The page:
INTERVIEW: Belinda Robbie

INTERVIEW: Belinda Robbie

Here at Slowdown Studio we love collaborating with emerging and established artists from across the globe. We had the opportunity to chat with our recent collaborator; Belinda Robbie, about the process of screen printing, her studio, and balancing art with motherhood. 

1. Can you tell us how you got into screen printing?

I went to Edinburgh College of Art in the late 2000s and did a BA specialising in printed textiles. That was a great experience, and I was working with some very talented people including my twin sister Lucy. We both did that same course and went on to work in womenswear print design and followed pretty much the same career path.

I got into screen printing during that period and worked a lot with it as the main part of my degree. More recently I’ve got back into it and have really enjoyed the process. I found the Sonsoles screen-printing studio in south-east London, near where I live, and have spent many enjoyable afternoons down there. I’ve been experimenting with printing onto paper rather than fabric.

2. It’s quite a technical medium, how have you honed your screen-printing skills over the years?

It’s partly trial and error. I find that I have to be in the studio working with the equipment and doing lots of test-runs. I also tend to plan quite meticulously in advance before having a session in the studio for real. For example, I tend to use small screens at home to test different colour mixes before I go to the studio to do the large prints. That gives me some confidence that I have
the right colours and palettes. It also reduces the amount of time wasted when doing the large prints, and saves money on studio time. So, it’s a combination of meticulous planning and also giving yourself space and time to experiment and go through the process.

3. Can you talk us through your home studio set-up?

There isn’t much to talk though really. Haha. I have a ‘bedroom’ studio at the top of our Victorian semi in south-east London. It’s a loft conversion with lots of light and a small bathroom next door that I use to wash my brushes and pots. I have a height-adjustable desk, a plan chest, a few large work surfaces, and a desk for my Mac.

A few years ago I rented studio space in shared units in Hackney Wick. I enjoyed the routine of cycling up there through Victoria Park most days to work. I’d like to get back to that at some stage, but for now, with three children under the age of 5, I find that the ‘studio in the loft’ is the better option. I can nip up there when the kids are in bed or whenever I get some time during
the day.

4. Your colour palette is quite distinct regardless of subject matter, style or medium. How would you describe your colour palette?

I’d say warm earthy neutrals, with tones of blue, and black and white for contrast.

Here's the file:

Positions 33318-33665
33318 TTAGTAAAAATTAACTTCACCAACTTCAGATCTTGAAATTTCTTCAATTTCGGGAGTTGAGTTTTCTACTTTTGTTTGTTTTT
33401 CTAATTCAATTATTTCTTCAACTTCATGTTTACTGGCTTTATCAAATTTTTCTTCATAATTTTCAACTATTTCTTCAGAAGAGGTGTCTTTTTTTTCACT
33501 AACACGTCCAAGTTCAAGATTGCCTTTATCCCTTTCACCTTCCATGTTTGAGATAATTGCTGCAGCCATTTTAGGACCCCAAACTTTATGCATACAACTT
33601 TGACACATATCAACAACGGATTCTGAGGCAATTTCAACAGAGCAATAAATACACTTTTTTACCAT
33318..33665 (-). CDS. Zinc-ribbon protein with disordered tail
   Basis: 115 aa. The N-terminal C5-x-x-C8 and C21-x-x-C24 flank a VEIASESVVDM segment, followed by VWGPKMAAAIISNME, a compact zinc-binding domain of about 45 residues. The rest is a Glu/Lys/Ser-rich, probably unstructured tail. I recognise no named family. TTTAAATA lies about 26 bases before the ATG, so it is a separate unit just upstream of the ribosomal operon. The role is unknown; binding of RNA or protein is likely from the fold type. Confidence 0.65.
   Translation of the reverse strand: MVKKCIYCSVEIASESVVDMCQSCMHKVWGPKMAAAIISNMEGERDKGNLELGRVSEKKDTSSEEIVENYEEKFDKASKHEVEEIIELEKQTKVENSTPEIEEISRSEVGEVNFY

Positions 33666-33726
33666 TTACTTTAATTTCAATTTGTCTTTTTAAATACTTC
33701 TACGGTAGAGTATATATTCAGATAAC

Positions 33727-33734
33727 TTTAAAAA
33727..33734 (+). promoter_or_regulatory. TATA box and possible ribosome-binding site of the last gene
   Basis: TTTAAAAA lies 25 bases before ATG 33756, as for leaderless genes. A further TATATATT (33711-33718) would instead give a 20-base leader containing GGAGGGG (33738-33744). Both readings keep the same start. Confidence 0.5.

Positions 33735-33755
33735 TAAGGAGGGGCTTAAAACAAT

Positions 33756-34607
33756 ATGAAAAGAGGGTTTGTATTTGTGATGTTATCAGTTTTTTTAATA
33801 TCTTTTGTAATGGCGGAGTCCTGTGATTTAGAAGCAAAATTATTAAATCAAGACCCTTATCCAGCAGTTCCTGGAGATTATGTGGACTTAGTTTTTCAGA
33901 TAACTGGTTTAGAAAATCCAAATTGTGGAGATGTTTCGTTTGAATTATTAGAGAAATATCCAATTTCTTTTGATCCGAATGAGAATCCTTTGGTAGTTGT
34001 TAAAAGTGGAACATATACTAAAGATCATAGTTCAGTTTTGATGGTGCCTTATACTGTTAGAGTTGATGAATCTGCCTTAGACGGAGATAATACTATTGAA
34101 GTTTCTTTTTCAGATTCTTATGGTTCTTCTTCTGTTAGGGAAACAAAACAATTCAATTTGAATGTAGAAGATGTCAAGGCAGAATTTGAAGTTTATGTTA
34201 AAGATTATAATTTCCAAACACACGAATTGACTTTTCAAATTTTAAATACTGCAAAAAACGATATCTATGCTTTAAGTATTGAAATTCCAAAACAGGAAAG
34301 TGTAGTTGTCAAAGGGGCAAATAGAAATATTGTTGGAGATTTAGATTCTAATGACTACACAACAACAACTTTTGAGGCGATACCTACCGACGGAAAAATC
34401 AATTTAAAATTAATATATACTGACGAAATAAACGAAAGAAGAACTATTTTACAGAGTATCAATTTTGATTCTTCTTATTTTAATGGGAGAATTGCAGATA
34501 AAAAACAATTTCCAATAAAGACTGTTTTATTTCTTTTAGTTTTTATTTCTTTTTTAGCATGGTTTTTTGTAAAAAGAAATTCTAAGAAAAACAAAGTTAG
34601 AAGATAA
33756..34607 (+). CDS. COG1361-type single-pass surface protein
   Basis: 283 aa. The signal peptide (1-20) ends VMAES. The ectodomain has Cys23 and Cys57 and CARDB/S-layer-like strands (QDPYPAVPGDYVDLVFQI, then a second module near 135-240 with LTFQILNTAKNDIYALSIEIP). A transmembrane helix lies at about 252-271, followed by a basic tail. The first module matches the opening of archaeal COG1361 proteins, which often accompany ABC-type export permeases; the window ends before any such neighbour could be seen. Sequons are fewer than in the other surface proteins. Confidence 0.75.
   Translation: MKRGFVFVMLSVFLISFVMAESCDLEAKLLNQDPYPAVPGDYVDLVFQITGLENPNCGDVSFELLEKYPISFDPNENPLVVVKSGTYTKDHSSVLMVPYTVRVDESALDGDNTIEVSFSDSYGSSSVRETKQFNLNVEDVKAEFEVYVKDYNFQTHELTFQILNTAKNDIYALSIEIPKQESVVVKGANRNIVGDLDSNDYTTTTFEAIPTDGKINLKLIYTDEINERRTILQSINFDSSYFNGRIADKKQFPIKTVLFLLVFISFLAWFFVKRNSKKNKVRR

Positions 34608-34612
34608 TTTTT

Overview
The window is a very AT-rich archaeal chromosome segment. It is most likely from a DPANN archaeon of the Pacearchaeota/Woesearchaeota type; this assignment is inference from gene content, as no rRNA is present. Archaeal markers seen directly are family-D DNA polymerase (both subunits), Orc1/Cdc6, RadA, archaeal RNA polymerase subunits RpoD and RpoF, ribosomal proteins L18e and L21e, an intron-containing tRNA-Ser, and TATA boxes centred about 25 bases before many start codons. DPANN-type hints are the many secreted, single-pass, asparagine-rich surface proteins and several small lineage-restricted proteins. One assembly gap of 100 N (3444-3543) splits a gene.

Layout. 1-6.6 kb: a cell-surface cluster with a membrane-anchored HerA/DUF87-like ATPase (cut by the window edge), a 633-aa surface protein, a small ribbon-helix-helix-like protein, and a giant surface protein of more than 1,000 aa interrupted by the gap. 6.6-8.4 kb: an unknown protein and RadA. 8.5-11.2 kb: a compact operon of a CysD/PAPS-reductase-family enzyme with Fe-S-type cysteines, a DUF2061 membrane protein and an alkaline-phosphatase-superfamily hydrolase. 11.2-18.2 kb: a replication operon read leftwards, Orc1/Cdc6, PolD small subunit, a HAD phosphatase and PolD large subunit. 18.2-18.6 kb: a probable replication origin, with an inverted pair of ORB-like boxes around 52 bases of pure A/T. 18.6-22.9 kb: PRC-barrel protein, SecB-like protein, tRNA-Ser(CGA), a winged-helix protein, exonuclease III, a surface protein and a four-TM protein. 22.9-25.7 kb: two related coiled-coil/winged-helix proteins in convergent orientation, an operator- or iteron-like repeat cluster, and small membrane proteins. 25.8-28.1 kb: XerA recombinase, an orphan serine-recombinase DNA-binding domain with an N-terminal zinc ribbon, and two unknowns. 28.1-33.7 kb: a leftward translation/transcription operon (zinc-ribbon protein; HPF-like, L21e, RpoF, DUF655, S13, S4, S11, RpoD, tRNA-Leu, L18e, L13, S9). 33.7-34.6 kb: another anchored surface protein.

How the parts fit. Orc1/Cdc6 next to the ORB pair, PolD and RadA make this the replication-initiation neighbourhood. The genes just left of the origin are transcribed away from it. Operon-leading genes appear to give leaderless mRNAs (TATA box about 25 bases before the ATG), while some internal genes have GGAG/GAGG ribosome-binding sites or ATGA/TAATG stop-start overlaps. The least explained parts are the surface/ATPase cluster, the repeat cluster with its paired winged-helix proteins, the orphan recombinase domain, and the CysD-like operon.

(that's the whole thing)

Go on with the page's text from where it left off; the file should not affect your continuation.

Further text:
5. You recently had your third child, all five or under. How do you find both time and creativity to make art while managing everything that motherhood throws at you?

I haven’t done any art since my third child Rose was born five months ago. And I haven’t posted on Instagram for best part of a year. So, art and creativity have taken a back seat.

But prior to that I was doing quite a bit in the evenings after the children are in bed. For the blanket, it was a combination of some late nights working through colour and design combinations, and then a few afternoons of clear time to paint the final artwork. My husband and I end up trading chunks of the weekend with each other. One of us can get on with some work while the other entertains the children.

When you pay for child-care there is a lot of pressure to be creative and do your best work within a set timeframe. That can sometimes be really difficult and counterproductive. You need time to go through the process to reach a creative outcome, and that conflicts with this pressure to deliver artwork within the time constraints of child-care. I have to remind myself that it’s ok to have some non-productive time, in fact it is an essential part of the creative process.

6. What makes London such a creative city for the DIY artists that Slowdown loves so much?

That’s a hard one. Certainly London offers a bewildering richness and diversity of influences. It is difficult not to be inspired by all that London has to offer. There’s also the facilities and opportunities nearer by. For example, the Sonsoles print studio that I mentioned is only a short drive for me. I have this inspiring place on my doorstep. I can spend the afternoon there, meet people with similar interests, and share in the collective experience of producing artwork. All of that creates new impulse to create and collaborate. This is just one small example of how creative opportunities can multiply in a city like London.

7. What music are you listening in the studio?

It varies. This morning I was listening to The Knife. I tend to fall back on Nils Frahm and Tycho. I’m also partial to Desert Island Discs back catalogue, and Dr Chatterjee and Rich Roll podcasts.

8. How do you like to slow down?

Before Rose was born, I was doing night classes in pottery. The process of producing a finished pot forces you to slow down. I still love to go for a short run when I can. And being in the garden is a lovely way to take the pace out of life (cutting the grass is often therapeutic too).

Belinda's Pollard Throw is available for purchase here!